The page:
Sit. Stay. Cook.

Cook to live. Live to cook.

Last week was snowy.

Really, really snowy. So snowy, we’re still digging out.

Finnie doesn’t really know what to think:

Snow dog.

She seems intrigued by the stuff, but after a couple of minutes, wants to return to the snuggly warmth of our house. I don’t blame her one little bit.

In honor of snow dogs everywhere, I’ve got mush on the mind.

Corn mush. Grits.

One of my favorites – polenta.

I’m a big fan of polenta. If you can serve something over rice or pasta, you can probably serve it over creamy, soft polenta.

My favorite polenta recipe uses skim milk and chicken broth. You can eat it as-is, or as a base for other flavors by mixing in roasted red pepper coulis or pureed tomatoes.

Parmesan Polenta
Servings: about 3
WW Points: 5 per serving

1 c. skim milk
1 c. chicken broth
1/2 c. yellow cornmeal
1/4 c. grated Parmesan cheese
1 tsp. olive oil
Salt, to taste

Bring milk and broth to a boil in a saucepan over medium high heat. Slowly stir in cornmeal, reduce heat to low, and simmer until thick, stirring constantly, about 5 minutes.

Remove from heat and stir in Parmesan cheese and olive oil. Season with salt.

This polenta is so delicious, you won’t know it’s not terrible for you. It’s creamy, comforting and satisfying.

While I could eat a whole pot of this by itself, my current favorite thing to serve over polenta is chicken cacciatore. Our healthy version uses boneless, skinless chicken breast, lots of vegetables, and a little bit of prosciutto for extra zing.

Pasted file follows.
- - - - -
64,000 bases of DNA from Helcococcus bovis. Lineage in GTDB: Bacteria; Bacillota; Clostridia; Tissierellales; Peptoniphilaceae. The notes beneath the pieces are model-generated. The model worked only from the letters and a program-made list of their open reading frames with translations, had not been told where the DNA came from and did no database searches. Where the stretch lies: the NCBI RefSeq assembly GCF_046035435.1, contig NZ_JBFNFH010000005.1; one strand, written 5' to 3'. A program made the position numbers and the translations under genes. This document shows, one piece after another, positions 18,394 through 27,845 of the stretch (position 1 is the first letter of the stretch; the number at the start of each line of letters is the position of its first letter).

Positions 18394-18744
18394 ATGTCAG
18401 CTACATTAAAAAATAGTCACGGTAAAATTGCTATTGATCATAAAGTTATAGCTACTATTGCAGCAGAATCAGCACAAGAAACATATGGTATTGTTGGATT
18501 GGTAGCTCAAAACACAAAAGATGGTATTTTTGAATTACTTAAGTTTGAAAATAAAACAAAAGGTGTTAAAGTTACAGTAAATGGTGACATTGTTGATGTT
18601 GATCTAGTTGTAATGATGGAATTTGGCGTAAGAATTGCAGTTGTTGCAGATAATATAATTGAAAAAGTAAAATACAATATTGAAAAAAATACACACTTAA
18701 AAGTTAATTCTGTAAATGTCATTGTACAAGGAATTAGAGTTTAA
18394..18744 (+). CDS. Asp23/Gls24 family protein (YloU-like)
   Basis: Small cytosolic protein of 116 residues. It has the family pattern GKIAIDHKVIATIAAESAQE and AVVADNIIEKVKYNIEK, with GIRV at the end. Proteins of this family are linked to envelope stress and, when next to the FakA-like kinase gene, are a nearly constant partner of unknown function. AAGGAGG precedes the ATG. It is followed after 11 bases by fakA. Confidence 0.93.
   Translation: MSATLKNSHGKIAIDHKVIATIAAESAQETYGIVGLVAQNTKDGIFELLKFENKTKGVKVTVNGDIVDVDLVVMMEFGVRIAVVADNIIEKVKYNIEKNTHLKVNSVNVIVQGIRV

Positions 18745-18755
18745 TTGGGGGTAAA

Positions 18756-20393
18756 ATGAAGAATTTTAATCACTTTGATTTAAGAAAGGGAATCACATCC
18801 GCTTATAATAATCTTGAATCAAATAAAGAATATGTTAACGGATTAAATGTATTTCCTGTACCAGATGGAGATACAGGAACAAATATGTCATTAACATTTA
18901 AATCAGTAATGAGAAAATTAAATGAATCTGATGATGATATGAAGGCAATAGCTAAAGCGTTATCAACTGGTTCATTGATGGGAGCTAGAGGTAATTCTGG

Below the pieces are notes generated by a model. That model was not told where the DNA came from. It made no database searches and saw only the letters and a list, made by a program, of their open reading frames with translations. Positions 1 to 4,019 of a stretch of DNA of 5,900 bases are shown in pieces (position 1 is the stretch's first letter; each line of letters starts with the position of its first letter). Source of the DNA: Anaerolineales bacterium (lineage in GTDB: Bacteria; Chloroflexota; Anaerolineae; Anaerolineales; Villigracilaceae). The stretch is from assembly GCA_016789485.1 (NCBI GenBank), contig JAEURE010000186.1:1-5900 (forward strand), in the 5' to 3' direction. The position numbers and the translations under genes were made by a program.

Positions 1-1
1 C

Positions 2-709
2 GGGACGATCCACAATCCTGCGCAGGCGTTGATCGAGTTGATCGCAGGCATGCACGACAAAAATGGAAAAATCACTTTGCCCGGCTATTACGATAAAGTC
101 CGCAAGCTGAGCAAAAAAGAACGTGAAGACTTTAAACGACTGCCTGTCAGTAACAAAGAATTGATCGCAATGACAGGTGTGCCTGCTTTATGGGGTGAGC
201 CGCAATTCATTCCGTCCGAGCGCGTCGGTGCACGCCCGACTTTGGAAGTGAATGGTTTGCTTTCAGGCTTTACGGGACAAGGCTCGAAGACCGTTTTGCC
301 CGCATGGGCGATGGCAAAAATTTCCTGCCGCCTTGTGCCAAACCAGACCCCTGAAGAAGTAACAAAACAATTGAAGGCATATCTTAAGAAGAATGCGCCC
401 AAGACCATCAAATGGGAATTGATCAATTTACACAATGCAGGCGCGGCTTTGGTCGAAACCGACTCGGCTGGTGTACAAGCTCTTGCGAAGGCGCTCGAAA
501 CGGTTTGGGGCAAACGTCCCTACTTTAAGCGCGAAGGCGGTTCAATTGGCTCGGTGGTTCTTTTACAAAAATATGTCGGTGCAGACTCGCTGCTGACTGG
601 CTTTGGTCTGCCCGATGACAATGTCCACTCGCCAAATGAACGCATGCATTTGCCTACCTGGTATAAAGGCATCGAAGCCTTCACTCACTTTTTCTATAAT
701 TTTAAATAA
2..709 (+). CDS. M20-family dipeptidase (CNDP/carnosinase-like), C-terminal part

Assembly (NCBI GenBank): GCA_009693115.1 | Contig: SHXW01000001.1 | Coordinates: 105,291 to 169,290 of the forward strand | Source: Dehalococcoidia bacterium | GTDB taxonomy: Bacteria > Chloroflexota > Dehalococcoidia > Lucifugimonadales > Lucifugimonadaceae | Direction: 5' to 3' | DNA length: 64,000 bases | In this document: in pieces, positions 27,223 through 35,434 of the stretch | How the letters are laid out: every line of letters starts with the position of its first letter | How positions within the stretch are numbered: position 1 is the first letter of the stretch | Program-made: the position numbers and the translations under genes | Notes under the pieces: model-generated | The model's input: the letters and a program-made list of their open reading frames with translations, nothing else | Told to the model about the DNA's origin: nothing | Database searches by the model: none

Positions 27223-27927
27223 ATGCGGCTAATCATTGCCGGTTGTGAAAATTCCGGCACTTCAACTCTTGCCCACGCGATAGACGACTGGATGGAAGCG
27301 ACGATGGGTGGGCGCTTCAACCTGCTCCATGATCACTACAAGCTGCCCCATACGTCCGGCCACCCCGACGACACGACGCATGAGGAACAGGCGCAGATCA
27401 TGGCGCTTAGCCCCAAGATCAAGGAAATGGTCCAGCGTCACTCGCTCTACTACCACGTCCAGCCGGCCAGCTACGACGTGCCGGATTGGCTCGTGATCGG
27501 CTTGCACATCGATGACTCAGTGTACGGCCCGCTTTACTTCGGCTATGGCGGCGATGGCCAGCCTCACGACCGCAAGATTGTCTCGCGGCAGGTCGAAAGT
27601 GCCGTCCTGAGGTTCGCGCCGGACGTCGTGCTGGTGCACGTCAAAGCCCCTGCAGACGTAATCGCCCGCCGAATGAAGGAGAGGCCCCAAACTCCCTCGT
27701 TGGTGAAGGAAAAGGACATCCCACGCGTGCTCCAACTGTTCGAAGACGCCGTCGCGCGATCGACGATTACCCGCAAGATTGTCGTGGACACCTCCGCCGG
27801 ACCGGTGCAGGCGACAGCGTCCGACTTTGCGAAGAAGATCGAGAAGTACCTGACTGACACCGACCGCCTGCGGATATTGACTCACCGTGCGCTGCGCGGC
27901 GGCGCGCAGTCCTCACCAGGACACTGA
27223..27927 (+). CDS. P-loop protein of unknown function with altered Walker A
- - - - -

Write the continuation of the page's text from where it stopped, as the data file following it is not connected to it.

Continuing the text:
Chicken Cacciatore with Red Pepper Tomato Sauce
Servings: 4
WW Points: 8 per serving

1 oz. prosciutto, cut into strips
1 Tbsp. + 2 Tbsp olive oil, divided
4 boneless, skinless chicken breast halves, seasoned with salt and pepper
2 c. button mushrooms, halved
1 medium onion, sliced
1 red bell pepper, sliced
2 tsp. garlic, minced
1/2 tsp. dried oregano
1/4 tsp. red pepper flakes
1/4 c. dry white wine
1 can (14.5 ounce) whole tomatoes
1/4 c. fresh parsley, chopped

Fry prosciutto in 1 Tbsp. olive oil in a large sauté pan over medium high heat until crisp, about 2 minutes. Add chicken and sear 3 minutes per side. Transfer chicken and prosciutto to a plate.

Saute mushrooms, onion and bell pepper in 2 Tbsp. olive oil in same pan over medium high heat until onion softens, 3 – 4 minutes. Stir in garlic, oregano and pepper flakes; cook 30 seconds.

Deglaze with wine, scraping bits from the bottom of the pan. Simmer until the wine is nearly evaporated. Add tomatoes, crushing slightly, and bring to a boil. Return chicken and prosciutto to the pan, reduce heat to low, cover and cook 10 minutes. Stir in parsley. Serve over Parmesan Polenta.

I don’t have a picture to share with you of this dish, so here’s a picture of Grizz mid-yawn:

After a big meal, Grizz gets sleepy.

Next time I make chicken cacciatore with polenta, which won’t be too long from now, I’ll take a picture. But you really should make this for yourself. It’s absolutely delicious and perfect for a chilly day.

I have a camera full of pictures of the cookies I made last night, but I haven’t unloaded them and won’t until maybe tomorrow. Normally, I’d post about something else, but these cookies are so good, I have to share them with you right now!

Instead of a picture of the cookies, here’s Grizz’s cute little Grizzlepuss nose.

It's smooch-worthy.

How cute is that? I mean, doesn’t it just make you want to fall over from the cuteness?